Yesterday morning (well, as I write this, this morning), at 9:45 a.m., I stepped on the scale at my weekly Weight Watchers meeting.
For the last 6 weeks, I’ve been trying to maintain my current weight, which has been a real trick since I’ve vacationed in Washington, D.C., served as best man at a friend’s wedding, and spent a couple of days (and evenings) at my brother’s house on the West side, where (and they belong to Weight Watchers, too) the food is abundant — and delicious.
Last weekend was the toughest: I gained 3.8 pounds, right after the wedding and two days of painting a house for my brother. I was .8 pounds over goal, which is not too bad when you consider that I have a 2 pound leeway (which means I can weigh as much as 176 pounds).
This week… well… I weighed in at: 169 pounds. Huzzah!
I no longer have to pay for Weight Watchers meetings. Since January 7th of this year, I’ve lost a total of 76.8 pounds (41 weeks, for an average weekly weight loss of 1.87 pounds), lost 8 inches from my waistline, dropped one or two sizes in shirts (depending on manufacturer), and more. My sleep apnea is gone; I now sleep through the night peacefully. In fact, I now have a hard time waking in the morning, since I get into such a deep sleep. And my blood chemistry is now well within normal, healty guidelines. Glorious.
Further, I can now walk vast distances again, just like I used to do in high school. (My father, may he not be spinning in his grave — like a lathe) used to call this mode of transportation “shank’s mare,” translated as the “leg’s horse.”
What a kidder, he.
More importantly here is that I have learned a lot of new behaviors and habits, a ton about grocery shopping, and even more about what why processed food frequently is unhealthy, and what to watch for when shopping.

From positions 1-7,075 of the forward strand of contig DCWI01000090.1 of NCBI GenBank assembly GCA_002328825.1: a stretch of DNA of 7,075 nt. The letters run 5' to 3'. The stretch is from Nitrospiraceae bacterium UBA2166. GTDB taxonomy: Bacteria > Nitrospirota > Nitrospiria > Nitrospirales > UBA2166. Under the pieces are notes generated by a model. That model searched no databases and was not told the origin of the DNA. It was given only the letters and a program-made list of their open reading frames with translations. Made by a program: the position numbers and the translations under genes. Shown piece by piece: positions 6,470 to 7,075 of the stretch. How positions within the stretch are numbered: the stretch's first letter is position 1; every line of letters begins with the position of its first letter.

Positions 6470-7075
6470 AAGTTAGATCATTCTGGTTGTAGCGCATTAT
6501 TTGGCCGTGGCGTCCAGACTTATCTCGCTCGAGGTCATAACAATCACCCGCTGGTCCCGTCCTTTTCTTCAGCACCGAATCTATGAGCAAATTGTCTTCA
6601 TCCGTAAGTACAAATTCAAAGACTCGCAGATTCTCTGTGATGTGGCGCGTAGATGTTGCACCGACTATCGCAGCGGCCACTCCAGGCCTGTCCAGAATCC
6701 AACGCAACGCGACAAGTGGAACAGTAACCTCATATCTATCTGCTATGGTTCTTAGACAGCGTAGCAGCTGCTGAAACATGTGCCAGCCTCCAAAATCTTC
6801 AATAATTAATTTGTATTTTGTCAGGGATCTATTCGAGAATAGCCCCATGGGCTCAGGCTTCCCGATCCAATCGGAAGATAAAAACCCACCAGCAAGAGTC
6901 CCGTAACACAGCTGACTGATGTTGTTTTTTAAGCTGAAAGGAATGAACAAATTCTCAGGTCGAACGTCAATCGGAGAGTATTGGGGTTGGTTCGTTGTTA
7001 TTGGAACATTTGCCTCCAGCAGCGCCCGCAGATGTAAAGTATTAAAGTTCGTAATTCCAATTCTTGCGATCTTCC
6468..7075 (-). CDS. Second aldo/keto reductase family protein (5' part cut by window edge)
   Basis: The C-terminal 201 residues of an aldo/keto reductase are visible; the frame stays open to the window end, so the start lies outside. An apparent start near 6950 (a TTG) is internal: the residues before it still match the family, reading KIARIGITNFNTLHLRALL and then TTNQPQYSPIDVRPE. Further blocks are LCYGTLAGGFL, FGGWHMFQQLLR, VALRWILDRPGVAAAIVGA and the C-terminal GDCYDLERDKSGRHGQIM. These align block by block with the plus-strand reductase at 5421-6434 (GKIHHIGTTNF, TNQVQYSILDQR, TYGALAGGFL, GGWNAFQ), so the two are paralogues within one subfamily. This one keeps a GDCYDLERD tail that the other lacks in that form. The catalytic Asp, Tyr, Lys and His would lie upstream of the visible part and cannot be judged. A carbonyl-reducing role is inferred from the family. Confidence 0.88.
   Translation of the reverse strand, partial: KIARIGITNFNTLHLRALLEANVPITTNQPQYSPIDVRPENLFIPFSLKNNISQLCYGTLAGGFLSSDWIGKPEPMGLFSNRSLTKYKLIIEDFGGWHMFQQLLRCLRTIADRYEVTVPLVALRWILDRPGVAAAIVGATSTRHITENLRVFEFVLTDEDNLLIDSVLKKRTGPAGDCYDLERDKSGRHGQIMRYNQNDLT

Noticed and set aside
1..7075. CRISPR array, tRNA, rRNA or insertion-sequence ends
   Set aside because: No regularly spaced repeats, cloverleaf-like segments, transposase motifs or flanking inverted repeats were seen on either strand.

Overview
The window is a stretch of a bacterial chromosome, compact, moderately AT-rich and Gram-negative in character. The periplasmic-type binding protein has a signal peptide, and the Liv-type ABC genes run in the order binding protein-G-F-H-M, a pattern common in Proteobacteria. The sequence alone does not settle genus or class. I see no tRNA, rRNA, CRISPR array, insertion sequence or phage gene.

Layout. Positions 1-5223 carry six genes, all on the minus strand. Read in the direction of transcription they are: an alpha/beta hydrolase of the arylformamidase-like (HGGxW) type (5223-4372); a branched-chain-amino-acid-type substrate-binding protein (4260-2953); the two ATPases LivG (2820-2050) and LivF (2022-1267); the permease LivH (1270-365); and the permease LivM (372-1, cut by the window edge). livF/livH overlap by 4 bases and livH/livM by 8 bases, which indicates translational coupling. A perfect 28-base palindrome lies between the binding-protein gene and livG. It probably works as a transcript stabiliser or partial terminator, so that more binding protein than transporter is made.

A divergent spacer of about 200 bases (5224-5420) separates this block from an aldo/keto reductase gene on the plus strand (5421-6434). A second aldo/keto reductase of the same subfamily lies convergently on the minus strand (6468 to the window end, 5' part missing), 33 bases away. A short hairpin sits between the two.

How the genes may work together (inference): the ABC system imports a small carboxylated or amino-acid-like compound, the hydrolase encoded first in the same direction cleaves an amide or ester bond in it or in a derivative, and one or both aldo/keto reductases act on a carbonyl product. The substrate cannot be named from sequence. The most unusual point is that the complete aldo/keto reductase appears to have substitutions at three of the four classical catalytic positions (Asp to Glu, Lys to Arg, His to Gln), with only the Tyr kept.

Let me tell you, it’s been an eye-opener; I won’t go into it here.
Now, I don’t write this to boast or brag; far from it: I write this because I want to bring hope to those who feel that they’re hopelessly overweight and could never get to a healthy place and weight in their lives. Hey: if *I* could do it, so can you. I was the worst of the bunch. Well, close to it, OK? You get the picture. I had some pretty severe habits — that I’m glad are gone — and I’m on a much healthier path now than I was just a few short years ago.
And it was all a matter of choice — and truly wanting to make a change in my life. That’s all it took. Honestly.
OK, all of that in the last paragraph and a little fear, OK? I was getting scared of my family history with heart disease and diabetes, me being an old fart and all. I didn’t want to end up on a slab a few years too early, ya know?
Now, if I don’t want to pay for a Weight Watchers meeting, all I have to do is weigh in once a month at 176 pounds or less. I’ll post that monthly weigh-in here, too; it’ll help keep me honest. It’ll look like this, for now: my weight, followed by the difference between my weight and my Weight Watchers goal weight.
Today, it would look like this:
[169 / -5.0] That means that my weight is 169 pounds, and I’m 5 pounds under my Weight Watchers goal weight. (Note: my personal target weight was 172 pounds, which is what I weighed the day I graduated from Rocky River High School way back in… well, you get the picture; then I decided that my personal target should be a total loss of 75 pounds instead, so the target became 170.8 pounds… then…)
So I like 170 pounds; it’s a nice, round number. I feel good, I’m looking OK, and my blood work is where it should be.
Now, I need to learn how to eat more in a day so that I can break the current habit of weight loss and maintain my weight instead of losing it. In a way, that can be scarier than looking at 75 pounds to lose…
[169 / -5.0]